[0047]
The first data path mapper 400 is connected to one 320 of the rotation units and to the state transition controller 300. Further, the first data path mapper 400 receives input from registers 440 that store constants. Based on the input from the state transition controller 300, the first data path mapper 400 selects data received from rotation unit 320, the output registers 410 and the constants registers 440 and maps the selected data to its output port to be submitted to the expression calculator 430.

[0048]
The expression calculator 430 includes a network of addition, multiplication and division circuits for generating a number of output signals indicating values of expressions that are derived by adding, multiplying and/or dividing some of the input data by other input data. The operation of the expression calculator 430 may be made dependent on certain inputs from the state transition controller 300 to perform the actual Cholesky factorization.

[0049]
The output values generated by the expression calculator 430 are forwarded to the second data path mapper 420. The second data path mapper 420 operates similarly to the first data path mapper 400, i.e. it receives input from the state transition controller 300 for selecting some of the input values received from the expression calculator 430 and from initialisation registers 450, to be passed to the output registers. The initialisation registers 450 store initialisation values.

[0050]
As apparent from FIG. 4, the rotation controller 310 of the filter controller 220 in the decision feedback equalizer includes hardware circuitry for calculating the values for performing the Givens rotation onchip, by storing a plurality of constant values in registers 440, 450 and using these constant values to calculate the Givens rotation matrix elements. These elements are output to the rotation units 320, 330, 340 and form the basis for computing the Givens rotations.

[0051]
An embodiment of the rotation units 320, 330, 340 is illustrated in FIG. 5. The Givens rotations matrix elements α and p generated by the rotation controller 310 are input to a calculation unit 520. The rotation units 320, 330, 340 further comprise a shift register unit 500 that includes several shift register banks. Driven by the state transition controller 300, the shift register unit 500 receives input from the calculation unit 520 and generates output to the rotation controller 310 and to the calculation unit 520. Further, the shift register unit 500 outputs the filter coefficient data to the feedforward filter 200 and/or the feedback filter 210 of the decision feedback equalizer.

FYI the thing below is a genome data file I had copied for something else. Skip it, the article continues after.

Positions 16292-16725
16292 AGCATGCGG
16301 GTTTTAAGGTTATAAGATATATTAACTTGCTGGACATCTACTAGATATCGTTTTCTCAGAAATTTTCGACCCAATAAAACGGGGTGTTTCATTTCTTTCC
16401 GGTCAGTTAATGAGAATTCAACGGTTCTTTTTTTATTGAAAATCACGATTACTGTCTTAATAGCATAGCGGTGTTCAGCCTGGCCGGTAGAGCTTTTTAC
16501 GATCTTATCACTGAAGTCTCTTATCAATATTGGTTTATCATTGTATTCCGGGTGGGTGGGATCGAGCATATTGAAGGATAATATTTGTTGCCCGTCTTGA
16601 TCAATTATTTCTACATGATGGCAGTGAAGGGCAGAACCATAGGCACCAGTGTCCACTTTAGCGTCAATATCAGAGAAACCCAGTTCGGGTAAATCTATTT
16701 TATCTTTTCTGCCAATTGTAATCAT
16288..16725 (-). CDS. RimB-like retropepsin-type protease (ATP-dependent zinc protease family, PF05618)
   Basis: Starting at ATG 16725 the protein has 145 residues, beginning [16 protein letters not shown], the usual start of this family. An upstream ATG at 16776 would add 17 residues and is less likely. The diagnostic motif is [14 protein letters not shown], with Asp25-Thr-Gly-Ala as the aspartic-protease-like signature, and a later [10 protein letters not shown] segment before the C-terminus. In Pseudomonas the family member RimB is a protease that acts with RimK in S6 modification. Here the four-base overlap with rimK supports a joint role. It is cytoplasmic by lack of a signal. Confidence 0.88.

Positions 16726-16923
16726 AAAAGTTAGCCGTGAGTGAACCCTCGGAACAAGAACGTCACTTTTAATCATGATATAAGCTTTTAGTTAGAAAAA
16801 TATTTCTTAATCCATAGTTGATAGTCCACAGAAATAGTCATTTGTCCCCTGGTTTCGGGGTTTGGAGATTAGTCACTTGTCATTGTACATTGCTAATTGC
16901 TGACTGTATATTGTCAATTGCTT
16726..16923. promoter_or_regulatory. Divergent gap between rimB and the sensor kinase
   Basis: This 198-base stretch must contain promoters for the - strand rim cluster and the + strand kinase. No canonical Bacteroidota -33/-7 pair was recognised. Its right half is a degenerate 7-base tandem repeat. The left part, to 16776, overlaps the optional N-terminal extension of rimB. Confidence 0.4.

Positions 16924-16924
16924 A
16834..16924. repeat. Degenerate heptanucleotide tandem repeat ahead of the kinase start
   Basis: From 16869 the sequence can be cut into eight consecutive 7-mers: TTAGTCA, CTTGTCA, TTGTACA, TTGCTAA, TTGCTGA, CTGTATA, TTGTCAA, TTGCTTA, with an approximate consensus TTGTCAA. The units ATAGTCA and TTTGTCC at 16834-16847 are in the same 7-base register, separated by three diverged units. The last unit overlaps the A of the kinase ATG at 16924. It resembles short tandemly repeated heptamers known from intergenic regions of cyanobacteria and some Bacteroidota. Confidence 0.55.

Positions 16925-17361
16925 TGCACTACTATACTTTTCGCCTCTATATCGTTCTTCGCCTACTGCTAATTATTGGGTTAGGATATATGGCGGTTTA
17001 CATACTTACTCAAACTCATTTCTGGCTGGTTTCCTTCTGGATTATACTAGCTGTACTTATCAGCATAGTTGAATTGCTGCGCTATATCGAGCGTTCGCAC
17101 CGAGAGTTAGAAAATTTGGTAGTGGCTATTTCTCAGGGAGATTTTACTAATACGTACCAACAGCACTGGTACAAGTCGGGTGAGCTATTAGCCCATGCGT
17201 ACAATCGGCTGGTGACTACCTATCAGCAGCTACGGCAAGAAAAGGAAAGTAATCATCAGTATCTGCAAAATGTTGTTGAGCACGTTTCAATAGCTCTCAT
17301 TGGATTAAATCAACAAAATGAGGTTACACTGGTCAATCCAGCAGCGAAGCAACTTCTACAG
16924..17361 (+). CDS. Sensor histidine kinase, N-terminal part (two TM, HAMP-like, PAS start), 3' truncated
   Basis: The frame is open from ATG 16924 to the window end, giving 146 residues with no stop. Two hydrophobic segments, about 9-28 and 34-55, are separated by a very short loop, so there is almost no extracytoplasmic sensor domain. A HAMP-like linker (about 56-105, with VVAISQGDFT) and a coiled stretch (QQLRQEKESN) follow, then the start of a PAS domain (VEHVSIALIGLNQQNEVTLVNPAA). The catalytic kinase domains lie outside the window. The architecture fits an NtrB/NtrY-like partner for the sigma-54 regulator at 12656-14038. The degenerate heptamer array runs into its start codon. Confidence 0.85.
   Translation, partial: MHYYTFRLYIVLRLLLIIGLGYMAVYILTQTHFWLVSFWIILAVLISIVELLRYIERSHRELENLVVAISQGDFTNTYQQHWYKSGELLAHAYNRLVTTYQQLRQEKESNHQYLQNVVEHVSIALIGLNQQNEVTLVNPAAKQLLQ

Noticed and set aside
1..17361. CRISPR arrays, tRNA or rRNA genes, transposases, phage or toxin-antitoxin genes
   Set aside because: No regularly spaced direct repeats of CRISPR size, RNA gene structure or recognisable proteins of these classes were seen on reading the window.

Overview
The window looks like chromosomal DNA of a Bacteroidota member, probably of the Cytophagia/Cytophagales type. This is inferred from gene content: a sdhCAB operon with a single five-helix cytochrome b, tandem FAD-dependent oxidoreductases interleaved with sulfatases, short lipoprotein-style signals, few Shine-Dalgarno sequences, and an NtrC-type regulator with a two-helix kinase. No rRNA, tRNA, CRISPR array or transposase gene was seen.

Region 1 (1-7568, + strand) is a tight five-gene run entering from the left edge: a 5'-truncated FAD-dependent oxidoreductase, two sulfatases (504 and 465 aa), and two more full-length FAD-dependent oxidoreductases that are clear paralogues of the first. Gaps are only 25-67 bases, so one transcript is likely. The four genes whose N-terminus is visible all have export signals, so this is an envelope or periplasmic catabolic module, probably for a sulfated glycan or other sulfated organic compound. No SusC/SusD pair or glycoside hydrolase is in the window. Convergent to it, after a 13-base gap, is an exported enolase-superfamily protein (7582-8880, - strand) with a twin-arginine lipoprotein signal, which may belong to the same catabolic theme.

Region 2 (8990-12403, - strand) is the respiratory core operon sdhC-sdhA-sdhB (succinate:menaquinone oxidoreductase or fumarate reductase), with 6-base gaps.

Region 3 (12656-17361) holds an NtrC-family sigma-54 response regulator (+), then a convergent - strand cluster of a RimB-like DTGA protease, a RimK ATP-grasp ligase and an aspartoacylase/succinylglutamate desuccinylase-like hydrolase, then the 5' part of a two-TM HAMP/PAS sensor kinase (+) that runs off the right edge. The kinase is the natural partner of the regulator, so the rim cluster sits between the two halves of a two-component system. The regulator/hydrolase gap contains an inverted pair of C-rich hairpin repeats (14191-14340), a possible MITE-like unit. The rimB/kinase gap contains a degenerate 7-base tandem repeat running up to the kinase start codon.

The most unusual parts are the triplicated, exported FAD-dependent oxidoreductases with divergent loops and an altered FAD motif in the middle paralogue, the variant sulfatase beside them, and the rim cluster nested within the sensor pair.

[0052]
Further, there may be multiplexer units 510, 530 provided to select signals output by the shift register unit 500, for the purpose of being input to the calculation unit 520, and controlling the delay of the calculated data before being passed to the shift register unit 500.

[0053]
As apparent from the foregoing, a technique is provided for computing the Givens rotation that is reliable and efficient, and that may be numerically simpler and less cumbersome than ordinary Givens rotations techniques as well as other approaches such as the squareroot free fast Givens rotation. By applying polynomial approximations that are specifically adapted to subintervals of the total range of possible input values, the degree of the polynomials may be decreased, thus improving the efficiency and reducing the number of component parts needed. In particular in WLAN receivers, the technique may be used in decision feedback equalizers, and the polynomial approximation may be computed in a hardware circuit different from the circuit where the Givens rotation is actually performed.

[0054]
While the invention has been described with respect to the physical embodiments constructed in accordance therewith, it will be apparent to those skilled in the art that various modifications, variations and improvements of the present invention may be made in the light of the above teachings and within the purview of the appended claims without departing from the spirit and intended scope of the invention. In addition, those areas in which it is believed that those of ordinary skill in the art are familiar, have not been described herein in order to not unnecessarily obscure the invention described herein. Accordingly, it is to be understood that the invention is not to be limited by the specific illustrative embodiments, but only by the scope of the appended claims.